By Dan Margolies – Kansas News Service
A federal jury on Monday convicted Jorge Perez, a Miami businessman who masterminded the takeovers of rural hospitals in Missouri, Kansas and other states, of conspiracy to commit health care fraud following a 24-day trial in Jacksonville, Florida.
The government charged that Perez and his brother, Ricardo Perez, fraudulently billed insurance companies $1.4 billion, using the hospitals they acquired or managed, for laboratory testing services that were mostly performed by outside laboratories.
Perez, 62, and his associates targeted financially-ailing hospitals whose insurance contracts provided for higher reimbursement rates for laboratory testing, according to the government. The scheme was designed to make it appear the hospitals themselves did the testing when, in the majority of cases, the testing was done by labs controlled by Perez or his business associates.
“These defendants preyed on and exploited the vulnerable — vulnerable hospitals, vulnerable underserved communities, and vulnerable patients seeking treatment for addiction — to line their own pockets,” said Assistant Attorney General Kenneth A. Polite, Jr., of the Justice Department’s criminal division, in a statement.
The hospitals Perez employed in his scheme included Putnam County Memorial Hospital, a 25-bed facility in Unionville, Missouri. Questions about the scheme were first raised in a 2017 audit by Missouri Auditor Nicole Galloway, who found that, over a 10-month period, the hospital received more than $90 million in insurance payments for lab work that was conducted at other hospitals around the country.
The vast majority of billings were for patients who had not been treated at the hospital. Instead, the hospital acted as a shell company for other labs by submitting bills for their services and funneling the insurance payments through the hospital.
A company with ties to Perez, Hospital Partners Inc., took over management of Putnam County Memorial Hospital in September 2016, a time when the hospital was in dire financial straits and looking for a financial savior.
A follow-up audit by Galloway found that between July 2017 and April 2018, the hospital paid more than $20 million to Hospital Partners and its affiliates for their lab billing services.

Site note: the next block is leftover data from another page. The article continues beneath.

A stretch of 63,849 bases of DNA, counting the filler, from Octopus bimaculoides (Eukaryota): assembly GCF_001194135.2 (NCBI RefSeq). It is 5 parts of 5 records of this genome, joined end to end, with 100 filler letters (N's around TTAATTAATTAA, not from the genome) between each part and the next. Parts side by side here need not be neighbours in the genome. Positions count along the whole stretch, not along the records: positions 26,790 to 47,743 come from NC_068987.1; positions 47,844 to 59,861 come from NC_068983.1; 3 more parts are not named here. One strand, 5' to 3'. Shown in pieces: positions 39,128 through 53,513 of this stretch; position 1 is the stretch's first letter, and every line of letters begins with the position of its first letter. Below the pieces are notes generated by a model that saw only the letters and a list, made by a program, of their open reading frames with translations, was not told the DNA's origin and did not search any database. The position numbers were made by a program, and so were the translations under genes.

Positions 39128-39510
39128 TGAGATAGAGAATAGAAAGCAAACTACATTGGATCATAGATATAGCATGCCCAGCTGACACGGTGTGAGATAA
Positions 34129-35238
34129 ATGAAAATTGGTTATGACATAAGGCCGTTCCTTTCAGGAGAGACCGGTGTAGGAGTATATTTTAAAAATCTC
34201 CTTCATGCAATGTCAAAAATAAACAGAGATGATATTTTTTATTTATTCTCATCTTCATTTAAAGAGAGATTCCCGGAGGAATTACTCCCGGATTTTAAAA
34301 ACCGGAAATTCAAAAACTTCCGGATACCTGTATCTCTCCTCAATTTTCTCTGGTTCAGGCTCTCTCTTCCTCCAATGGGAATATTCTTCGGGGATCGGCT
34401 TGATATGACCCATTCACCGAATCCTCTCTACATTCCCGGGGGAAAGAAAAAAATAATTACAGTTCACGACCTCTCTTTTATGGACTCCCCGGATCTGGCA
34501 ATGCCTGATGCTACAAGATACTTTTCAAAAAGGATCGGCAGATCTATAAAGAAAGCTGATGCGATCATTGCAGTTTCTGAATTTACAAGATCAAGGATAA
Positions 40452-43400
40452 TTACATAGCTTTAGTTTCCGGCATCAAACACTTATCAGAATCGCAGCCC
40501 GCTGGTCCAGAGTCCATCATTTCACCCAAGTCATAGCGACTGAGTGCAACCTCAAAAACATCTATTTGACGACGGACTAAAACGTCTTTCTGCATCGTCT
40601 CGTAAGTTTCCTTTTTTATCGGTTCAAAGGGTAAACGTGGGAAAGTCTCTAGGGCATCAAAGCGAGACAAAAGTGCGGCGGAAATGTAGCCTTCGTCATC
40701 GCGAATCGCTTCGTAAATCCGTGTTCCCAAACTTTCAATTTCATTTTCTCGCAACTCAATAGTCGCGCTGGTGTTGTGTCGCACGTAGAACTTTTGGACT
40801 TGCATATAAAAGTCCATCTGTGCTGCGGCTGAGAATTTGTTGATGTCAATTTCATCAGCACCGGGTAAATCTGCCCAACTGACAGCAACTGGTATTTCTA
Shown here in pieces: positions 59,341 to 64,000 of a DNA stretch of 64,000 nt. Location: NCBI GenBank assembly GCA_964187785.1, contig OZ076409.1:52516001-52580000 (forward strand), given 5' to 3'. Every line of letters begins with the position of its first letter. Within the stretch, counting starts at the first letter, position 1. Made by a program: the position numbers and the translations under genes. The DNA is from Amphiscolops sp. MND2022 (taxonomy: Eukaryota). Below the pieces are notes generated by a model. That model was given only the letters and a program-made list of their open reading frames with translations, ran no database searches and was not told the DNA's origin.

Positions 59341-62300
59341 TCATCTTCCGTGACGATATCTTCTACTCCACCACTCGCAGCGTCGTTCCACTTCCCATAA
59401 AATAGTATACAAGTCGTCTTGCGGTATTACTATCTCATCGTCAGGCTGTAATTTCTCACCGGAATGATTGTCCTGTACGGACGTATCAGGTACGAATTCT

Putnam County Memorial Hospital ultimately severed its relationship with Hospital Partners, prompting Hospital Partners to sue the hospital’s board of trustees and Galloway. Hospital Partners claimed the trustees had illegally terminated its management contract and Galloway had no authority to audit the hospital.
The hospital’s trustees fired back with a countersuit of their own, accusing Perez and the president of Hospital Partners, David Byrns, of an “overarching conspiracy” to use the hospital’s identity to carry out an elaborate laboratory billing scheme.
A judge dismissed Hospital Partners’ case, and the board of trustees voluntarily dismissed its countersuit last year after Hospital Partners dissolved.
“That’s the danger of the rural hospital space: You’ve got regular citizens trying to contribute to the community, and they can get taken advantage of just because of the sophistication of people like Jorge Perez,” said Joe Bednar, an attorney who represented Putnam County Memorial Hospital’s board of trustees in the litigation.
Byrns pleaded guilty in October 2019 to conspiracy to commit health care fraud at Putnam County Memorial Hospital and is still awaiting sentencing. He was ordered to forfeit $5.1 million in illegally obtained funds.
Perez, who proclaimed it his “life’s mission to preserve and protect rural health care,” oversaw 18 rural hospitals in eight states through his management company, EmpowerHMS, which at one time was based in North Kansas City.
In Missouri, the hospitals included Putnam County Memorial Hospital, Fulton Medical Center in Fulton and I-70 Community Hospital in Sweet Springs. In Kansas, they included Hillsboro Community Hospital in Hillsboro, Horton Community Hospital in Horton and Oswego Community Hospital in Oswego.
In an interview with Kaiser Health News in 2019, Perez said he had operated in the best interests of the communities he sought to serve. If anything, he said, townspeople should thank him because he gave their hospitals “two to three years of life.”
Perez owned or co-owned 11 of the hospitals and ran the companies that provided their management and billing services. Twelve of the hospitals ended up filing for bankruptcy and eight closed, leaving many small towns without their only hospital and hundreds of employees without jobs.
In its criminal case against Perez, the government showed that many of the lab tests performed through the hospitals were medically unnecessary and secured through kickbacks to recruiters and health care providers.
In addition to conspiracy to commit health care and wire fraud, Perez and his brother were found guilty of five counts of health care fraud and conspiracy to commit money laundering of proceeds exceeding $10,000. Both face up to 20 years in prison on the conspiracy counts and up to 10 years in prison on the other counts.